Questions and Answers About Chemotherapy
Can I miss a dose of chemotherapy?
It is not good to skip a chemotherapy treatment. But sometimes your doctor
or nurse may change your chemotherapy schedule. This can be due to side effects
you are having. If this happens, your doctor or nurse will explain what to do
and when to start treatment again.
How is chemotherapy given?
Chemotherapy may be given in many ways.
- Injection. The chemotherapy is given by a shot in a muscle
in your arm, thigh, or hip or right under the skin in the fatty part of your
arm, leg, or belly.
- Intra-arterial (IA). The chemotherapy goes directly into
the artery that is feeding the cancer.
- Intraperitoneal (IP). The chemotherapy goes directly into
the peritoneal cavity (the area that contains organs such as your intestines,
stomach, liver, and ovaries).
- Intravenous (IV). The chemotherapy goes directly into a
- Topically. The chemotherapy comes in a cream that you rub
onto your skin.
- Orally. The chemotherapy comes in pills, capsules, or
liquids that you swallow.
Things to know about getting chemotherapy through an IV
Chemotherapy is often given through a thin needle that is placed in a vein
on your hand or lower arm. Your nurse will put the needle in at the start of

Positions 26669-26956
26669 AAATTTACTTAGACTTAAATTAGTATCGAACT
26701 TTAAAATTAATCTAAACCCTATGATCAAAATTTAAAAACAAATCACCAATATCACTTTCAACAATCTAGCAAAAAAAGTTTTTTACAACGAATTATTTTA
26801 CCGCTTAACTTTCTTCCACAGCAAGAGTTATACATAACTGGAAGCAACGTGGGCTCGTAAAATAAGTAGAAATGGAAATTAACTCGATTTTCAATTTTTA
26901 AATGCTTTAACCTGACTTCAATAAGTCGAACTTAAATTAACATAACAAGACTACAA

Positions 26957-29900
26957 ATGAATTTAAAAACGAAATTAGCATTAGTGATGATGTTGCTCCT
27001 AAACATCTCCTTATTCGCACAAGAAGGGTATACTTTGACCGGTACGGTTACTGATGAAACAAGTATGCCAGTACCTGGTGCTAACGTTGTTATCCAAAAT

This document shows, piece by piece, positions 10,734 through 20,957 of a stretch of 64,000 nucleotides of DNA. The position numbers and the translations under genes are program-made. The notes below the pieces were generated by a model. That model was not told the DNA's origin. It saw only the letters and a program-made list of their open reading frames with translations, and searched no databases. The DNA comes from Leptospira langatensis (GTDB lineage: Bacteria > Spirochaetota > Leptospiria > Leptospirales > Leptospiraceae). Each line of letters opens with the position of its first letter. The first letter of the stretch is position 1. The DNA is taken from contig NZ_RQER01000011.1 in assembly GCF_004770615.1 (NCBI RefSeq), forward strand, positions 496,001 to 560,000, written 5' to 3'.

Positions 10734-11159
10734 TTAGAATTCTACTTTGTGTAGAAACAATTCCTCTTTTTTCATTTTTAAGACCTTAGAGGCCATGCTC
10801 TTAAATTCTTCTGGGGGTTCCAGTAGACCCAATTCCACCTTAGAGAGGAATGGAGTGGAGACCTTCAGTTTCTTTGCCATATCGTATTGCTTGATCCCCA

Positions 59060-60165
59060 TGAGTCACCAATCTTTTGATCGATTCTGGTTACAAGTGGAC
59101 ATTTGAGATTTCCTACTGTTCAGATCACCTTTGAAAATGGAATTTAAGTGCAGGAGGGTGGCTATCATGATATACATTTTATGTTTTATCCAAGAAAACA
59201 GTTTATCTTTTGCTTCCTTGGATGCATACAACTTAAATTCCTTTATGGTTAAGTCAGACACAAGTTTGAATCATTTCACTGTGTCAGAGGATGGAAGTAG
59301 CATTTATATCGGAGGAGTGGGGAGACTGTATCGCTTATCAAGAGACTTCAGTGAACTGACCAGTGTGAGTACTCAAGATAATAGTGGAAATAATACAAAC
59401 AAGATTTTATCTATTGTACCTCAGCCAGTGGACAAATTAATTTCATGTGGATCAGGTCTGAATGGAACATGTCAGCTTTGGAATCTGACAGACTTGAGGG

each treatment and remove it when treatment is over. Let your doctor or nurse
know right away if you feel pain or burning while you are getting IV
IV chemotherapy is often given through catheters or ports, sometimes with
the help of a pump.
- Catheters. A catheter is a soft, thin tube. A surgeon
places one end of the catheter in a large vein, often in your chest area. The
other end of the catheter stays outside your body. Most catheters stay in place
until all your chemotherapy treatments are done. Catheters can also be used for
drugs other than chemotherapy and to draw blood. Be sure to watch for signs of
infection around your catheter.
- Ports. A port is a small, round disc made of plastic or
metal that is placed under your skin. A catheter connects the port to a large
vein, most often in your chest. Your nurse can insert a needle into your port
to give you chemotherapy or draw blood. This needle can be left in place for
chemotherapy treatments that are given for more than 1 day. Be sure to watch
for signs of infection around your port.
- Pumps. Pumps are often attached to catheters or ports.
They control how much and how fast chemotherapy goes into a catheter or port.
Pumps can be internal or external. External pumps remain outside your body.
Most people can carry these pumps with them. Internal pumps are placed under
your skin during surgery.